by Elena Mackey

“Mamá, hazme un cafecito porfa.” 

The perfect ratio is in her blood. 

There’s no recipe for me to follow; 

all my cups leave me cold, only dreaming of home. 

My childhood was in this kitchen, 

hearing her sing of two lovers in the campo. 

Her movements always so fluid, 

it seemed like the coffee pot molded to her hand. 

“Mamá, no olvides el azúcar.” 

I know she never would, 

pouring it in until it’s more sugar than coffee. 

It’s not preference, it’s our culture. 

She hands me a mug of sugar and coffee. 

It may be a hot afternoon,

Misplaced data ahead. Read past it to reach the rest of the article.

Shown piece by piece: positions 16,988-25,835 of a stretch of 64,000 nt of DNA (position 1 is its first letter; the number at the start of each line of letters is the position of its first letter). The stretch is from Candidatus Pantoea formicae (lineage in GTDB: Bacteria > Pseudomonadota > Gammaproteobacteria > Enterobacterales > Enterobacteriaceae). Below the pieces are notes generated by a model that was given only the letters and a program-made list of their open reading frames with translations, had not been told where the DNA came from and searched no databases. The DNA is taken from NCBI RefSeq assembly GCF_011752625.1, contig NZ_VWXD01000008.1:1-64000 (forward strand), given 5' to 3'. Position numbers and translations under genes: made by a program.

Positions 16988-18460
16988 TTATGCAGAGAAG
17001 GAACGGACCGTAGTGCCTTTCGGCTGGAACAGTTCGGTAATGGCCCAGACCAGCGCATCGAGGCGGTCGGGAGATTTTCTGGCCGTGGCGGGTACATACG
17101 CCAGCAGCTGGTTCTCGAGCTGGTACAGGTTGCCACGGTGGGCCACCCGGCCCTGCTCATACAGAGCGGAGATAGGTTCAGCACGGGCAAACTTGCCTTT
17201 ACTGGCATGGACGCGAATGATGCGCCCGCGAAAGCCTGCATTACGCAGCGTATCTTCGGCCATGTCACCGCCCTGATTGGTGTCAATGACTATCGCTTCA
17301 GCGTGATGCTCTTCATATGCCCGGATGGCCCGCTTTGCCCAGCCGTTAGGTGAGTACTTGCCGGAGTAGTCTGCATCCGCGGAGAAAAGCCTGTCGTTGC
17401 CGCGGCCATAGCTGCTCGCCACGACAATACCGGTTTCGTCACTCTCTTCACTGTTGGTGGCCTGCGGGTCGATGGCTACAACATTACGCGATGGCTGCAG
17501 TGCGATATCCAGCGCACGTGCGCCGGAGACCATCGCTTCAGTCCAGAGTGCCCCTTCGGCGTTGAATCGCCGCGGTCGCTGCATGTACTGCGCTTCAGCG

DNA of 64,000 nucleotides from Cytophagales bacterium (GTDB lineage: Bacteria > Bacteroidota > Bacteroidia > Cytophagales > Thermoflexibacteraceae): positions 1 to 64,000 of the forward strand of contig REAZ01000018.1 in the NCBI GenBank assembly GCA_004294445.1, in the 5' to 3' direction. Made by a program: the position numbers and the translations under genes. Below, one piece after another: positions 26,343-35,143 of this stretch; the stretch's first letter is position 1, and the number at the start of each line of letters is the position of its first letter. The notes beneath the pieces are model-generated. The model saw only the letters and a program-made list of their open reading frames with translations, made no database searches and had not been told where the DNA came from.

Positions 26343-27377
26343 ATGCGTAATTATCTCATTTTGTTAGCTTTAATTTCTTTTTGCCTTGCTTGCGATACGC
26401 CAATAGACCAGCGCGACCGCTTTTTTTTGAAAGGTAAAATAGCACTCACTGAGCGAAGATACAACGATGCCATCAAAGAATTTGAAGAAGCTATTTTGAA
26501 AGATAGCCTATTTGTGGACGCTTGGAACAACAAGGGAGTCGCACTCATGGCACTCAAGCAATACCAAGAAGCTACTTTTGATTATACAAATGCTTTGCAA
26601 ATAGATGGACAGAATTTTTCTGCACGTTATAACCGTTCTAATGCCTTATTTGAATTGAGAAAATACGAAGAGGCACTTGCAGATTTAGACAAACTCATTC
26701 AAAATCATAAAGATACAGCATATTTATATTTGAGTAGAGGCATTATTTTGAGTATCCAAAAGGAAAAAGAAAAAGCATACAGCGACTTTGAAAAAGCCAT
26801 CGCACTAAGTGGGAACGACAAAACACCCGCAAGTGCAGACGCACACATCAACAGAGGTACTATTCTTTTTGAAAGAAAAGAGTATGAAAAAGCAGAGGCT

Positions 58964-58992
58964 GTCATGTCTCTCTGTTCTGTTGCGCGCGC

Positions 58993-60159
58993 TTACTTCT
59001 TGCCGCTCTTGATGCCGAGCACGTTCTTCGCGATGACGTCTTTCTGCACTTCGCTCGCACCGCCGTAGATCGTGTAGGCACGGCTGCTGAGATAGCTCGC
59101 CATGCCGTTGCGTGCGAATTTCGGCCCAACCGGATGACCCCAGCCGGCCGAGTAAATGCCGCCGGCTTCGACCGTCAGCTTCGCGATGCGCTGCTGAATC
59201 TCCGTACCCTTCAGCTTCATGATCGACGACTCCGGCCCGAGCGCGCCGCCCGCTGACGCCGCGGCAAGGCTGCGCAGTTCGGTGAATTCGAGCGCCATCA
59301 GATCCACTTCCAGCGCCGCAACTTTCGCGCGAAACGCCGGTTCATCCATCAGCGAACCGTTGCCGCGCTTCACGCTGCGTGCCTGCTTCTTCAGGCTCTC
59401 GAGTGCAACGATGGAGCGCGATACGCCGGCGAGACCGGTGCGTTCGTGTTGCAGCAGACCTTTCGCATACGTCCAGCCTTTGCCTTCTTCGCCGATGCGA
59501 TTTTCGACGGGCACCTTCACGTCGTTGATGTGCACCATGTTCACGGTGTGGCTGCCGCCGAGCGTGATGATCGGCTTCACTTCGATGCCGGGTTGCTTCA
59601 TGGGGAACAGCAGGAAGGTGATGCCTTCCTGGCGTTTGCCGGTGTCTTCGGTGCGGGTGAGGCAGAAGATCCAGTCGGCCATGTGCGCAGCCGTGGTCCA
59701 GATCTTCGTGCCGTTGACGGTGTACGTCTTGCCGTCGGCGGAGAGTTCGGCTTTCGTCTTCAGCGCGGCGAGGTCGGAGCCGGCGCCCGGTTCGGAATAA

but the heat of my mug warms my core. 

Elena was adopted from Colombia by American parents. She’s lived in the United States, Guatemala, and the Dominican Republic, but the D.R. is/always will be home. She is nineteen and living in Virginia while attending Liberty University, pursuing majors in Writing and Psychology. 

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